The following graph shows the household saving ratio (% of disposable income) from the March-quarter 1960 to the current period.
In the June-quarter 2016, the household saving ratio was 5.5 per cent (still much lower than historical norms).
It is now down to 1 per cent.
Prior to the crisis, households maintained very robust spending (including housing) by accumulating record levels of debt. As the crisis hit, it was only because the central bank reduced interest rates quickly, that there were not mass bankruptcies.
After the GFC hit, the household sector sought to reduce the precariousness in its balance sheet exposed by the GFC.
In June 2012, the ratio was 11.6 per cent. Since the June-quarter 2013, it has been steadily falling as the squeze on wages has intensified.
The following table shows the impact of the neoliberal era on household saving. These patterns are replicated around the world and expose our economies to the threat of financial crises much more than in pre-neoliberal decades.
The following graph presents quarterly growth rates in real GDP and hours worked using the National Accounts data for the last five years to the June-quarter 2018.
You can see the major dislocation between the two measures persisted throughout 2013 (began in 2011) and reasserted itself in early 2016.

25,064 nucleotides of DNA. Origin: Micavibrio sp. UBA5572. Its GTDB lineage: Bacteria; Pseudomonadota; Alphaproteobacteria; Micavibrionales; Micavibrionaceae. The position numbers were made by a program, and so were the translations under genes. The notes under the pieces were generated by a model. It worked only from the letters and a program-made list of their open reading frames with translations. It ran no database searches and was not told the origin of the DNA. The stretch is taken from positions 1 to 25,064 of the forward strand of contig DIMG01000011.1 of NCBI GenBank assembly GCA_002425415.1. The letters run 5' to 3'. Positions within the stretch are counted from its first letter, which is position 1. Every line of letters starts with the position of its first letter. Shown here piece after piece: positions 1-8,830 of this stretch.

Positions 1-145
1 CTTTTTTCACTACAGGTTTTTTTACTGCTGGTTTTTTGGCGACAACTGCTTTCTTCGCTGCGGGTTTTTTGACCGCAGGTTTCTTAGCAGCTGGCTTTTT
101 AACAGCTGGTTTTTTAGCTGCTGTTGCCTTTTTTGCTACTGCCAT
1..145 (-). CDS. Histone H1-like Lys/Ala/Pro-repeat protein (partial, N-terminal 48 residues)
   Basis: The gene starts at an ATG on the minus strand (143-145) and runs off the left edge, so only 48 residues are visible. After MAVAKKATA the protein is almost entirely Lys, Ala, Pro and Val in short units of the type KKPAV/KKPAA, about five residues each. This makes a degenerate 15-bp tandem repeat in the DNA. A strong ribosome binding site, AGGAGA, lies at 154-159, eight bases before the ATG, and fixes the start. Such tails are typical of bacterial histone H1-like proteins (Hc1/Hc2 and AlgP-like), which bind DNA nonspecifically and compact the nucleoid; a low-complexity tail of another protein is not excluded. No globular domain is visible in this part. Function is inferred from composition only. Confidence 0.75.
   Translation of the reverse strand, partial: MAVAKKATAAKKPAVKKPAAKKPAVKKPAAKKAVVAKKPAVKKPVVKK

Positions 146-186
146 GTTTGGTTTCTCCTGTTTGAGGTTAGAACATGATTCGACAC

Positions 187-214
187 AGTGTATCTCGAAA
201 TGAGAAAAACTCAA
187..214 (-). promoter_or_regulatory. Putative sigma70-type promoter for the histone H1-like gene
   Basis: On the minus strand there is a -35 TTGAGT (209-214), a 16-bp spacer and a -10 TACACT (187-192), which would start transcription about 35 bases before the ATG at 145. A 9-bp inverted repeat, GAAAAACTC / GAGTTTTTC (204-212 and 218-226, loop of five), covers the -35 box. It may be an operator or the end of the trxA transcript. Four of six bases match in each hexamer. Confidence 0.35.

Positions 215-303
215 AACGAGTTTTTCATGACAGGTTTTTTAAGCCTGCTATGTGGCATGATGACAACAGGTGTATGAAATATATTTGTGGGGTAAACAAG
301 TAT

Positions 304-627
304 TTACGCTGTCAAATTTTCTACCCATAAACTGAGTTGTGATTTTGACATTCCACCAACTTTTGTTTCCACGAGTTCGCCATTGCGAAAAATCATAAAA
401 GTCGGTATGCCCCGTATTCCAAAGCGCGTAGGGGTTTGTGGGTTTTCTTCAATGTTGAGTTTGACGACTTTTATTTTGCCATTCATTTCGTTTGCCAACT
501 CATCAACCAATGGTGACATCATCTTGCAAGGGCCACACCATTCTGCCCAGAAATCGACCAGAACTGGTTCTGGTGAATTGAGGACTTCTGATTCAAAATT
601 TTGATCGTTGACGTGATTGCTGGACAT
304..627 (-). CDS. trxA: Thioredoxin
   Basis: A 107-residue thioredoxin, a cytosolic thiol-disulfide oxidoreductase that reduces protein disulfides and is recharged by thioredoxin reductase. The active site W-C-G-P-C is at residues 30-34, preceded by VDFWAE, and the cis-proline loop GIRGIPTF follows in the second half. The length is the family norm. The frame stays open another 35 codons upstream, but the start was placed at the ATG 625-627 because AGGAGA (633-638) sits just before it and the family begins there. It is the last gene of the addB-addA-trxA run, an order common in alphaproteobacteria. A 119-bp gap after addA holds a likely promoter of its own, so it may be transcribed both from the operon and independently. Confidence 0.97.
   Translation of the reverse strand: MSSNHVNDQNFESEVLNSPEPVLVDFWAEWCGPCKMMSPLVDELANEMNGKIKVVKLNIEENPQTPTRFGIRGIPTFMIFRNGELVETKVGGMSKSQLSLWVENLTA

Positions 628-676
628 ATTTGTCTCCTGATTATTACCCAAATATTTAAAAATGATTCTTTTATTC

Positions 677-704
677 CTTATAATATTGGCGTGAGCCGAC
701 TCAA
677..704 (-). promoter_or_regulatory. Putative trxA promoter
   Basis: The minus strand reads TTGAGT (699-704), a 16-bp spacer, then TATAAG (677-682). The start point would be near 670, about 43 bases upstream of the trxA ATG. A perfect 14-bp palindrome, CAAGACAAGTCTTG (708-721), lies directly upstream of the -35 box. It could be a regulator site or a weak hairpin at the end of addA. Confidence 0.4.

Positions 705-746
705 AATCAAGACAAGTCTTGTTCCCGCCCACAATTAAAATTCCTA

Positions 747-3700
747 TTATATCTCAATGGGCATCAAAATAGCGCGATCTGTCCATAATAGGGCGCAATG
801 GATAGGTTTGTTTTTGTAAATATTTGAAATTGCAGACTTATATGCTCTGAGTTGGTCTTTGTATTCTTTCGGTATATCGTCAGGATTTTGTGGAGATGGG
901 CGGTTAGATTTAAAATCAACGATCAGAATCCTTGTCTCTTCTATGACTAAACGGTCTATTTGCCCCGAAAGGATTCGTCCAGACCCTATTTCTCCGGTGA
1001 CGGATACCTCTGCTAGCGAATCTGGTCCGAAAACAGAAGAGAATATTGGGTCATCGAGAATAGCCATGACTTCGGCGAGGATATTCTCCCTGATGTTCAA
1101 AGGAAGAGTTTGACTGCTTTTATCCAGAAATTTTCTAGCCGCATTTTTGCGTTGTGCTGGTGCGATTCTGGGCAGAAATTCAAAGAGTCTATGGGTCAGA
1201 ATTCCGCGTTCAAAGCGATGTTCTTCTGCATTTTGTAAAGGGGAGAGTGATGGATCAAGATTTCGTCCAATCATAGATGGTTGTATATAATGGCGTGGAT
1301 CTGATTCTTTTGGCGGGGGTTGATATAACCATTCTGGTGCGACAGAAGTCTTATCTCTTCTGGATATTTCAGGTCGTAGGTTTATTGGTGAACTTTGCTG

From then until the most recent quarter, the two series moved more or less together, despite the blip in the March-quarter 2018.
The June-quarter data shows that GDP per hour worked (productivity of labour) fell by 0.2 per cent, which is no surprise given that total hours worked rose by 1.1 per cent while real GDP rose by onlu 0.9 per cent.
To see the above graph from a different perspective, the next graph shows the annual growth in GDP per hour worked (labour productivity) from the March-quarter 2008 quarter to the June-quarter 2018. The horizontal red line is the average annual growth since March-quarter 2008.
The relatively strong growth in labour productivity in 2012 and the mostly above average growth in 2013 and 2014 helps explain why employment growth was lagging given the real GDP growth. Growth in labour productivity means that for each output level less labour is required.
In the June-quarter 2018, annual labour productivity growth was steady at 1 per cent but still below the average growth since March-quarter 2008.
Remember that the National Accounts data is three months old – a rear-vision view of what has passed and to use it to predict future trends is difficult.
Coming up with assessments of where the economy is heading requires analysis of the more recent data – such as labour force surveys and the like.
But the National Accounts data indicates that the Australian economy has been reliant on household consumption growth and to a lesser extent government expenditure to keep the relatively robust growth rate going.
Overall, this is not a balanced growth outcome.
That is enough for today!
(c) Copyright 2018 William Mitchell. All Rights Reserved.